Steve
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Post by Sam Gamgee » Tue Dec 23, 2003 12:05 pm

Amen to that, Steve!

So once you read the Essay on Fairy Stories, which is very awesome, you might be interested to know this bit of trivia. In early conception of the Silmarillion, Lost Tales 1 & 2 and such, Tolkien originally imagined that elves were once numerous, but gradually, their power began to wane, and men began to multiply and become stronger. As the elves lost power, they diminished in size, until they were altogether invisible to the human eye. They all sailed to the Lonely Isle then.
So at one point in time, Tolkien wrote about small elves!

And Gnomes - that was Tolkien's original name for the Noldor, from its root meaning "knowlege" ('gnosco' -it;s greek), and after a long time he finally changed it (probably with the changing of the noldor's language).

That's one of the cool thigns about Tolkien. Not only can you read the story once in the Silmarillion, but you can read three other version: one in epic poem format (Lays of Beleriand - i highly recommend it!), and two in prose, but one with a lot more detail (Unfinished Tales), and one with the most primitive beginnings of Tolkien's mythology, which are much lighter and sometimes even humerous (Lost Tales - in which the role of Sauron in the Tale of Tinúviel is replaced by Terivil, the evil demonic giant cat! Doesn't Huan's role as the big dog make more sense now?).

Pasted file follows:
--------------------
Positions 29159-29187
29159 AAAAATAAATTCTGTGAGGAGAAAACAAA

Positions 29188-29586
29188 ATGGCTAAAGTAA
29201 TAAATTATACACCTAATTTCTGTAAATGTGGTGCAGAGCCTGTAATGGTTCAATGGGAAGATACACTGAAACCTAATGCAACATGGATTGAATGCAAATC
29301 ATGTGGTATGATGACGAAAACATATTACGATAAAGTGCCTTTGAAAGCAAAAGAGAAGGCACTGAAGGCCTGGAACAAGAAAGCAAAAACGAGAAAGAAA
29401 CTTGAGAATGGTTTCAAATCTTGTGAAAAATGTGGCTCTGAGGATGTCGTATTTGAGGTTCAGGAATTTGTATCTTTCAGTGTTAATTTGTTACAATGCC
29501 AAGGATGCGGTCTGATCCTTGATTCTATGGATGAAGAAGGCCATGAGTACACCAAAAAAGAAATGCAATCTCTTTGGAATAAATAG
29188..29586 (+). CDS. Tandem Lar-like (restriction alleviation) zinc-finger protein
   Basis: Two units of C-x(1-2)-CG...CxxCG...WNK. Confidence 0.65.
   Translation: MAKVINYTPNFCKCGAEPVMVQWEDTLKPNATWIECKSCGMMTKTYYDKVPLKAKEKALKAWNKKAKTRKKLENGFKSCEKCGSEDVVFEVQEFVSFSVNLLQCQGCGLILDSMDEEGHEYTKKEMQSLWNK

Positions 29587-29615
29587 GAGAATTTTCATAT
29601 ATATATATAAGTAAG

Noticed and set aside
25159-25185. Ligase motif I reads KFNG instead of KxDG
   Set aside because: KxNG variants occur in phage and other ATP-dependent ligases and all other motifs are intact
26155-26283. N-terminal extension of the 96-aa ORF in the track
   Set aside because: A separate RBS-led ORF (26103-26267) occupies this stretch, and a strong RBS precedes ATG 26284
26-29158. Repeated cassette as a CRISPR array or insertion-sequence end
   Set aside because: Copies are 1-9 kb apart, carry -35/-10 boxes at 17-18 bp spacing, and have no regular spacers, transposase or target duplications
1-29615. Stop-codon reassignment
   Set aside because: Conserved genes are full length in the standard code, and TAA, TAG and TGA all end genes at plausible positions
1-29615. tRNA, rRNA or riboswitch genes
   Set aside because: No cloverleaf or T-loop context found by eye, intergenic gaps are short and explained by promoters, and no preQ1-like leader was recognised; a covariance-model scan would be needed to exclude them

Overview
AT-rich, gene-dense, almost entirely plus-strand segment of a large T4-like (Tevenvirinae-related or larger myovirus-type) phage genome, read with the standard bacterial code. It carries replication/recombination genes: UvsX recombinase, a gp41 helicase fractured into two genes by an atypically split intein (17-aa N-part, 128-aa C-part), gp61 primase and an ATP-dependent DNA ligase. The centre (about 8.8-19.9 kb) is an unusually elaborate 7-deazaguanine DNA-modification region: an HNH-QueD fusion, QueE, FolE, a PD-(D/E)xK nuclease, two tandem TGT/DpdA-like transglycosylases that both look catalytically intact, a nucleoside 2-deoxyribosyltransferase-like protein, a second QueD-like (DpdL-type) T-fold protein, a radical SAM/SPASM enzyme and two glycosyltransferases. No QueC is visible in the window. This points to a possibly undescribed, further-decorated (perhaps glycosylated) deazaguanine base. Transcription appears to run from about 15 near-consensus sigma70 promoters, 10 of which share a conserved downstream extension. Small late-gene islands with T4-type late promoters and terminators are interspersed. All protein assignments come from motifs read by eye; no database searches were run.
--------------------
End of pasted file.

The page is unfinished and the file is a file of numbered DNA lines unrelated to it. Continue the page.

Except then you start to get all the stories confused together...
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Post by Reepicheep » Wed Dec 24, 2003 1:47 am

I really need to read the Silmarillion all the way through..and stick with it. My husband keeps saying "It's better than LoTR!" (I told him, "That's what Steph says.") but for some reason, I never could get past the first couple of pages. He said the way he did it was by printing maps to go along with it for reference..he said it helped, and enhanced it quite a bit.
Oh, by the way, Steph,..Josh would like to know what your favorite tale in the Silmarillion is.
We've got just about every other Tolkien work here because of Josh's website and his "research" (I'm not sure what he's been doing, but he bought calligraphy pens and has been practicing writing "runes") as well as every book on linguistics you could imagine..he's getting crazy with this..anyway, since I have all of this great literature right at my fingertips..I know I should be reading.